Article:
These miracles are so easy to miss. They aren’t measurable, and they’re often complicated, yet they happen every single day in the hearts of believers. These miracles happen as we walk towards Jesus.
There is a story about a missed miracle in the seventeenth chapter of Luke’s gospel. Ten lepers met Jesus on His way to Jerusalem. They stood at a distance and cried out to Him by name.
Leprosy was an incurable disease and was regarded as an awful punishment from God. The disease would gradually spread, taking over the entire body little by little. These ten men were begging for a miracle.
Maybe they had heard about all Jesus had done. Maybe someone had told them about another man whose leprosy immediately left when Jesus touched him. (See Luke 5:12-14)
I would have been expecting the exact same miracle that Jesus performed on that guy. For Him to touch me and heal me exactly like He had done before. My request would’ve involved something predictable and controllable.
I would’ve wanted a miracle I could measure.
When Jesus saw them, He spoke words that must have made their hearts sink. I can tell you I would not have known what to do with these six words: “Go, show yourselves to the priests.”
The priest’s role was to inspect the leper in order to determine if he was clean or unclean. If he was unclean, he had to live outside the city. A leper couldn’t communicate with anyone inside the city, and he couldn’t be touched. To be pronounced unclean was a horrible thing. (See Leviticus 13 and 14)
Jesus told these ten men to go back and stand where they once stood when a priest had pronounced an impossible verdict. He asked them to return to the same place where their reputations were painfully marred. He asked them to return to the origin of their isolation, the place where shame and hopelessness intersected.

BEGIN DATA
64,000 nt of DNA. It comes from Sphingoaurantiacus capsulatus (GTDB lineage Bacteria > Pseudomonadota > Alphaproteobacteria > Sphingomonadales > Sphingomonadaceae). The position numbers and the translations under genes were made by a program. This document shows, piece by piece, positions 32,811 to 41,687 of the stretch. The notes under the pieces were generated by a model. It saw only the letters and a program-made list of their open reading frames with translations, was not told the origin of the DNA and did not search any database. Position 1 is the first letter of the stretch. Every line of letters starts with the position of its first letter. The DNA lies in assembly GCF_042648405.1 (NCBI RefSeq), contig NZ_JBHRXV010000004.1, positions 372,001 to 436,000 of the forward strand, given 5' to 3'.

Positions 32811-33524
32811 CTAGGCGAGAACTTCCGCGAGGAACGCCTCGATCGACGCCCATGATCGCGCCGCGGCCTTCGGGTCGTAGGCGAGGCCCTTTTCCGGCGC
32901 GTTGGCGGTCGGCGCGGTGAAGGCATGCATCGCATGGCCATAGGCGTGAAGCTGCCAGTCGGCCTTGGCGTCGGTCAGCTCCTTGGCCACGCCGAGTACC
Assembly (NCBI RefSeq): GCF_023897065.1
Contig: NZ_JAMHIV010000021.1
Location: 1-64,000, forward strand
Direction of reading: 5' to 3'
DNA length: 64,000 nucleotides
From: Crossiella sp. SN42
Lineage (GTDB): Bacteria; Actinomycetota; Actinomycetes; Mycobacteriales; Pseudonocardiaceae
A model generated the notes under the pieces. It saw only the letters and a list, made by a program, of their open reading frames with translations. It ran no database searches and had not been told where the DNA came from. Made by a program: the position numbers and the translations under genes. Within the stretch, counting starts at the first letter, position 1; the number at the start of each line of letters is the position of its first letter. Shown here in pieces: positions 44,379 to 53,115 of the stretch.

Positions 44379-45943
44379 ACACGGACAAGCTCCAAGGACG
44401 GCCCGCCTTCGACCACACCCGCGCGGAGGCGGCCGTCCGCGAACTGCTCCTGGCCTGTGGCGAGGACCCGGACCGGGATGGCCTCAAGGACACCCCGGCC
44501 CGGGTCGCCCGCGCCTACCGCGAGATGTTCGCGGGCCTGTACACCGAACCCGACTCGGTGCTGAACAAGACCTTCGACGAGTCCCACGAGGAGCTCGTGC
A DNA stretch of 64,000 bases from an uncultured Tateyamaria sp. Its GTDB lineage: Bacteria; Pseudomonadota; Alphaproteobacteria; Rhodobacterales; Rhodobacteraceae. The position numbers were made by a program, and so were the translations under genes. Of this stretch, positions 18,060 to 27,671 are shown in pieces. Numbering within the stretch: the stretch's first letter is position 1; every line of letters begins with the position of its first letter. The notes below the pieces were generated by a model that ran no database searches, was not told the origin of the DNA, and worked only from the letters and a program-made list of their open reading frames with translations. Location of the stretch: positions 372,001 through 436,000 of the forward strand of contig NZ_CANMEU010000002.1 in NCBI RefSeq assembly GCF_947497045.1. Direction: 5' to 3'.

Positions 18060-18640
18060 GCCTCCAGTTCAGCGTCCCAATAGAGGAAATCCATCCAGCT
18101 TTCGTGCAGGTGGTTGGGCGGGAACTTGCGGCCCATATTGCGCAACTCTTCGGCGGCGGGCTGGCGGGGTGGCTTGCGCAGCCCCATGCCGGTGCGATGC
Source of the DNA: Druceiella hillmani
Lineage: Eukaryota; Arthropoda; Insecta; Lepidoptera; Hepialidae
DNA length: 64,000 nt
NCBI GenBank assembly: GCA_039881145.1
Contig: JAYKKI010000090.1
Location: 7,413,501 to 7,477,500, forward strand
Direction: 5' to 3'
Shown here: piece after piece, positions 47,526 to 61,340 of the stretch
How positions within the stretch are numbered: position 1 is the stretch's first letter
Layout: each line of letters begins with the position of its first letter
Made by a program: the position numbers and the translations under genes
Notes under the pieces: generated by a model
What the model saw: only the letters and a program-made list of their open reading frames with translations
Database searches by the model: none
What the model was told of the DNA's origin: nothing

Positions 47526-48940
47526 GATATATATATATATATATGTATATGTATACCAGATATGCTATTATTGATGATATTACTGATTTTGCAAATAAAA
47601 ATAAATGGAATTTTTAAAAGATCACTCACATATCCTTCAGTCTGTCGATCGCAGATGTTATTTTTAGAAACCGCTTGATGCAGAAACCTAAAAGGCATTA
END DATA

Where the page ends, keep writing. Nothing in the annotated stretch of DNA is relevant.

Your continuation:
Jesus said, “Go there.”
I wonder if they felt like I did when God asked me to return to the place I vowed I’d never again go. Did they weigh the risks involved with putting feet to that path? Did they rehearse their past heartbreak or relive the devastation?
I wonder what made them decide that this Jesus could be trusted.
These ten men went where Jesus told them to go. We don’t when or how or where exactly on that road it happened, but Scripture tells it beautifully: “And as they went, they were cleansed. Then one of them, when he saw that he was healed, turned back, praising God with a loud voice; and he fell on his face at Jesus’ feet, giving him thanks. Now he was a Samaritan.” Luke 17:14-16 (emphasis added)
Cleansed. Healed. Two different words that might seem like synonyms, but to the Greek ear, they would have sounded very different. These words were chosen carefully to communicate a bigger story.